You can spend a fortune on cookware, and if you’re a gourmet chef, it might make sense to spend that kind of money. However, for the average home cook, one of the best pieces of cookware you can own is a good old-fashioned piece of cast iron. Sure, they’re heavy as can be, but the tradeoff is that cast iron will last forever, along with many other benefits. You can use it on the stove top, in the oven, or even on an open campfire. You can do everything from frying to baking with cast iron, and if nothing else, the nostalgia factor makes it worth owning at least one piece of cast iron. Here’s everything you need to know about cooking with cast iron.
First off, if you’re purchasing a brand-new pan, skillet, or Dutch oven (or if you’ve bought a used one, but it’s in rough shape), you’re going to want to “season” the pan before you use it. Start by washing your pan with mild soap. This should be the only time you ever use soap to clean cast iron. Rinse it off so that all of the soap is gone and dry thoroughly. Then, rub some shortening all over the plan, so there’s a thin layer covering the entire surface, top, and bottom. If you don’t want to use shortening, you can use canola or soybean oil, but you should avoid using butter or olive oil. Finally, bake your cast iron cookware in the oven, upside down, and on the top rack at 350-400 degrees for at least an hour. Then, turn off the oven and allow the pan to cool to room temperature inside the oven.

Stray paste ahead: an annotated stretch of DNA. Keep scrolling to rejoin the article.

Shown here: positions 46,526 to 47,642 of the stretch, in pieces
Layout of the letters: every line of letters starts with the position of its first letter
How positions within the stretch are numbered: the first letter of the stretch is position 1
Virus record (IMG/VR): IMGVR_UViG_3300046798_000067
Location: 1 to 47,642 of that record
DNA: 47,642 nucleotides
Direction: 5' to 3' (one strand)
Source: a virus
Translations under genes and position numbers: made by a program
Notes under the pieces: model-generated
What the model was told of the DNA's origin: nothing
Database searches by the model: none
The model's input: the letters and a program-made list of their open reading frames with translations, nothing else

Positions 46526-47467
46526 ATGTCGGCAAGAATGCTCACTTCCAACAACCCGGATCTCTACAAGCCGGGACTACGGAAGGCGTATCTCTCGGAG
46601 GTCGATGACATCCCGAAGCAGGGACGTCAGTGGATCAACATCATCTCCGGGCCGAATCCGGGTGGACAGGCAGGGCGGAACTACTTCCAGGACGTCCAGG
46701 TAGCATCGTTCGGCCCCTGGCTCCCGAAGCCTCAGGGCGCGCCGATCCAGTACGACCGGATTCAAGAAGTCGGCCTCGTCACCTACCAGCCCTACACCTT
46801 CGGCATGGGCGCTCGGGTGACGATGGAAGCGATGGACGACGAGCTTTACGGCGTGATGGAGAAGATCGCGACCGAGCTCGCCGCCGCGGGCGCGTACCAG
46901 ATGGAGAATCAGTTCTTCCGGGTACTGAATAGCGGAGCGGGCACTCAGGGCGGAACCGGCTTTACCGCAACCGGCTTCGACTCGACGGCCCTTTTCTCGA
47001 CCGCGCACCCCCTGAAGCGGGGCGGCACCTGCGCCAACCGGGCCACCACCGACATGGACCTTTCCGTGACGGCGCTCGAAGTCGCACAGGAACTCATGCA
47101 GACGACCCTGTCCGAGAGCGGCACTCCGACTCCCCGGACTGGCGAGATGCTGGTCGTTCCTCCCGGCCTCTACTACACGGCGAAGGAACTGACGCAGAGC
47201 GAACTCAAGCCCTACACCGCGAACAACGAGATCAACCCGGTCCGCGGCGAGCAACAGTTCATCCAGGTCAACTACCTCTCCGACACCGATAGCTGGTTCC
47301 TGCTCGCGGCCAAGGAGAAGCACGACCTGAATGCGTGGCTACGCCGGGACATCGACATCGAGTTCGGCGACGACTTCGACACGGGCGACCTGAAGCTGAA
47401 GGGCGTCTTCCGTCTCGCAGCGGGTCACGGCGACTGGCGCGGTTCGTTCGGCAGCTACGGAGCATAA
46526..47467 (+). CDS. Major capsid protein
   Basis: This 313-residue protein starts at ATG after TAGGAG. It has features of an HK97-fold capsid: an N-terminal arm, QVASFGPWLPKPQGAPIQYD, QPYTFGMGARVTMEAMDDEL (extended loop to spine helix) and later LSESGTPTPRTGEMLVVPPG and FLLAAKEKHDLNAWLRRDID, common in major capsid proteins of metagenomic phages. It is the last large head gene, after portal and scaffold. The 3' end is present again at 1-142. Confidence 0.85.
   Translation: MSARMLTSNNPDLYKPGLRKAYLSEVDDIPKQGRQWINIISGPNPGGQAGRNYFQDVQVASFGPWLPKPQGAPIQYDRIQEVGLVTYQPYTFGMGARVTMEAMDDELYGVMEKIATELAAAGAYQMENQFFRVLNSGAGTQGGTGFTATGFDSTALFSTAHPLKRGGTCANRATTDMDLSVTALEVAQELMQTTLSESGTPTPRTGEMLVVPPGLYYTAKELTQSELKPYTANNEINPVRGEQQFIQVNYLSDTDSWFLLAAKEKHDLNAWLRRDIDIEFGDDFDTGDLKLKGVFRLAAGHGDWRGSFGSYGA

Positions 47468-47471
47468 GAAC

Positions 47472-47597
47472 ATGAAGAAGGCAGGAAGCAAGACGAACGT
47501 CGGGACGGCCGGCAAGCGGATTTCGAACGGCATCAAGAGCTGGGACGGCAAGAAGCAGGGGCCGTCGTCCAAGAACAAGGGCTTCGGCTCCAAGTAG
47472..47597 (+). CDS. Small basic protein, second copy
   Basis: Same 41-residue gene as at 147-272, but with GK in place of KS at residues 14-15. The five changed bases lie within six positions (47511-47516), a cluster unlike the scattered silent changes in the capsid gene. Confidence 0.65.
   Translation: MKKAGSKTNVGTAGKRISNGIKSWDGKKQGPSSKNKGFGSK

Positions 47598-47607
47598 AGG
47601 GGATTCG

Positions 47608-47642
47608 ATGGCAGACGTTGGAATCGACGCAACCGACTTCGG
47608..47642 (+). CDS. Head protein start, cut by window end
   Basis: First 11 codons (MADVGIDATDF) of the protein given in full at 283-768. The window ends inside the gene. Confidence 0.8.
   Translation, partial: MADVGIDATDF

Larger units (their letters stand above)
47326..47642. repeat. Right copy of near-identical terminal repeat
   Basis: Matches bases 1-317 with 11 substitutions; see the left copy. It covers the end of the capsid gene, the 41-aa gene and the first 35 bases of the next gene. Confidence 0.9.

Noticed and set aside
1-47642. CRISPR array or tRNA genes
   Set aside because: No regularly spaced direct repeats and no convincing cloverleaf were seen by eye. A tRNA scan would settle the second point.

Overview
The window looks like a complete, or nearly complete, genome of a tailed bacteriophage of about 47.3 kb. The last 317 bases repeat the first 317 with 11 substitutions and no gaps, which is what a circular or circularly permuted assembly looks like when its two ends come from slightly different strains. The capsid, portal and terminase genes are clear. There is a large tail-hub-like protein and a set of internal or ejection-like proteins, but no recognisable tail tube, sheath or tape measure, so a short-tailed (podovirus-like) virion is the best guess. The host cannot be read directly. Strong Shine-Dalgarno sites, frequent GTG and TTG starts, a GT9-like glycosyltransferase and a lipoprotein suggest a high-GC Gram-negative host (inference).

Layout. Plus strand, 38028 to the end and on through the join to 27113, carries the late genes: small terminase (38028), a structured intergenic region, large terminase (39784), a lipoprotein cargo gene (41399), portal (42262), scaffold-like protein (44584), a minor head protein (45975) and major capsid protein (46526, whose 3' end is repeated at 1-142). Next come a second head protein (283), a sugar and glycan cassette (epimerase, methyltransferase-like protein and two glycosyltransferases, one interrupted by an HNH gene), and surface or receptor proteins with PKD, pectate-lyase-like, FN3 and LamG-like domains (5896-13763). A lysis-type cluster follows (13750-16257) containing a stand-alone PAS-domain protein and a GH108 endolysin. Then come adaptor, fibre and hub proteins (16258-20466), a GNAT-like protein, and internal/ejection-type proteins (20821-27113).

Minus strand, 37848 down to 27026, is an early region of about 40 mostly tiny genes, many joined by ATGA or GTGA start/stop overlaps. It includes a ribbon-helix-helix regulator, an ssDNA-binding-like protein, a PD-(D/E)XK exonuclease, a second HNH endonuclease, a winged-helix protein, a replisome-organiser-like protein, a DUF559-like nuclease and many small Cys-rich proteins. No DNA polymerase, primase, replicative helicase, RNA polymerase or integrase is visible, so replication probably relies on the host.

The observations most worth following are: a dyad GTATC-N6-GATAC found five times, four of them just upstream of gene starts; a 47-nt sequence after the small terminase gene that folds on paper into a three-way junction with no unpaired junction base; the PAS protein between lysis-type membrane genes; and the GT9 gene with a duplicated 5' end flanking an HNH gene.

Once your pan is seasoned, you’re ready to cook. Keep in mind that cast iron takes longer to preheat than other pans, but you’ll get a much more evening cooking surface, so it’s worth the wait. When your pan or skillet is preheated, go to town. Steaks are especially delicious when seared and cooked on cast iron, and you’ll also get a healthy dose of added iron in the dish.
When it comes to cleaning cast iron, there are some definite DOs and DONTs. Do NOT put your cast iron in the dishwasher or use soaps once you’ve seasoned it. Simply brush the pan with hot water and a stiff nylon brush. If you get food that’s stuck on, try adding a little coarse salt to the pan and scrub again. Also, don’t douse a hot pan in cold water to clean it—it could crack or warp. When you’ve cleaned off the food, dry the pan well and rub a small amount of oil over the skillet before storing in a cool, dry place.